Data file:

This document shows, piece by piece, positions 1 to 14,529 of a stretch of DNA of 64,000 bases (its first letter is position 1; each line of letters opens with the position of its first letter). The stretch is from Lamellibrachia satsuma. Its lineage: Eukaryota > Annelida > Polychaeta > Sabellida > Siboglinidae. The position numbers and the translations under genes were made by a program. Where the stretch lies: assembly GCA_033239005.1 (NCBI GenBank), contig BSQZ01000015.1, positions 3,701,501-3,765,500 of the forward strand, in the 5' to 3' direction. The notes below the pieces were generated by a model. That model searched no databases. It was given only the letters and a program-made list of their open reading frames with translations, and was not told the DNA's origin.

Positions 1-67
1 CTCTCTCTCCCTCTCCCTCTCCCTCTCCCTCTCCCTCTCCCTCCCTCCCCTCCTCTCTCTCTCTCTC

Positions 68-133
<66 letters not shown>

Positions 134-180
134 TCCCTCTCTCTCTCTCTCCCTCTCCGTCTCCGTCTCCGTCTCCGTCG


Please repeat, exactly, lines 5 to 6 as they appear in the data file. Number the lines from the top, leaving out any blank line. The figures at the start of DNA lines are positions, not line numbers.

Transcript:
<66 letters not shown>

Positions 134-180